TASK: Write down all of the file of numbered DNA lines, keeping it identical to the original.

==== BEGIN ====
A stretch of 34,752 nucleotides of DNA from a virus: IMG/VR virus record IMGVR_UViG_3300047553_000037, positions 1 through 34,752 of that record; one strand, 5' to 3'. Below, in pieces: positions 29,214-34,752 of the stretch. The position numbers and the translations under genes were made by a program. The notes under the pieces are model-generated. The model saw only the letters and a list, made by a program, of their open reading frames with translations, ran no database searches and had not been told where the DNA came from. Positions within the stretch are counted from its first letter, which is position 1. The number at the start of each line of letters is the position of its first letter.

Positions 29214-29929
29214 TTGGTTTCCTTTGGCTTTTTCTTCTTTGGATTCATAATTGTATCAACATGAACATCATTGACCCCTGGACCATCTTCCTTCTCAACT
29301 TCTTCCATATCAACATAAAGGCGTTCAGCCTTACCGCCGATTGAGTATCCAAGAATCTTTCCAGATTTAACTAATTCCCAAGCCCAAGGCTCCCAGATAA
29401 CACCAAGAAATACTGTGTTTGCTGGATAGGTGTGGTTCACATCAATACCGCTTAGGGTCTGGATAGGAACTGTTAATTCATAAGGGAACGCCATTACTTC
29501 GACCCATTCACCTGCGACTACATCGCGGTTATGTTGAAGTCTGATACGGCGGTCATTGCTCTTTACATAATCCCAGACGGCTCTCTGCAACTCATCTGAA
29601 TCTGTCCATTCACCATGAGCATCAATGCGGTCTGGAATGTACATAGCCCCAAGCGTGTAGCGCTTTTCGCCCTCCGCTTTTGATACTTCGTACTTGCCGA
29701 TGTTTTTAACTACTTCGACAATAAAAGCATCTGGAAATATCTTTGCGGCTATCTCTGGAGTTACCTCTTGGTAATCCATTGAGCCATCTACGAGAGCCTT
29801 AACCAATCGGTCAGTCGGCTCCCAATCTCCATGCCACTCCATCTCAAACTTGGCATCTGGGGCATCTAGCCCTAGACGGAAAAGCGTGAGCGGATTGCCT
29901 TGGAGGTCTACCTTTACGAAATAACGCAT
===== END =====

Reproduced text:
A stretch of 34,752 nucleotides of DNA from a virus: IMG/VR virus record IMGVR_UViG_3300047553_000037, positions 1 through 34,752 of that record; one strand, 5' to 3'. Below, in pieces: positions 29,214-34,752 of the stretch. The position numbers and the translations under genes were made by a program. The notes under the pieces are model-generated. The model saw only the letters and a list, made by a program, of their open reading frames with translations, ran no database searches and had not been told where the DNA came from. Positions within the stretch are counted from its first letter, which is position 1. The number at the start of each line of letters is the position of its first letter.

Positions 29214-29929
29214 TTGGTTTCCTTTGGCTTTTTCTTCTTTGGATTCATAATTGTATCAACATGAACATCATTGACCCCTGGACCATCTTCCTTCTCAACT
29301 TCTTCCATATCAACATAAAGGCGTTCAGCCTTACCGCCGATTGAGTATCCAAGAATCTTTCCAGATTTAACTAATTCCCAAGCCCAAGGCTCCCAGATAA
29401 CACCAAGAAATACTGTGTTTGCTGGATAGGTGTGGTTCACATCAATACCGCTTAGGGTCTGGATAGGAACTGTTAATTCATAAGGGAACGCCATTACTTC
29501 GACCCATTCACCTGCGACTACATCGCGGTTATGTTGAAGTCTGATACGGCGGTCATTGCTCTTTACATAATCCCAGACGGCTCTCTGCAACTCATCTGAA
29601 TCTGTCCATTCACCATGAGCATCAATGCGGTCTGGAATGTACATAGCCCCAAGCGTGTAGCGCTTTTCGCCCTCCGCTTTTGATACTTCGTACTTGCCGA
29701 TGTTTTTAACTACTTCGACAATAAAAGCATCTGGAAATATCTTTGCGGCTATCTCTGGAGTTACCTCTTGGTAATCCATTGAGCCATCTACGAGAGCCTT
29801 AACCAATCGGTCAGTCGGCTCCCAATCTCCATGCCACTCCATCTCAAACTTGGCATCTGGGGCATCTAGCCCTAGACGGAAAAGCGTGAGCGGATTGCCT
29901 TGGAGGTCTACCTTTACGAAATAACGCAT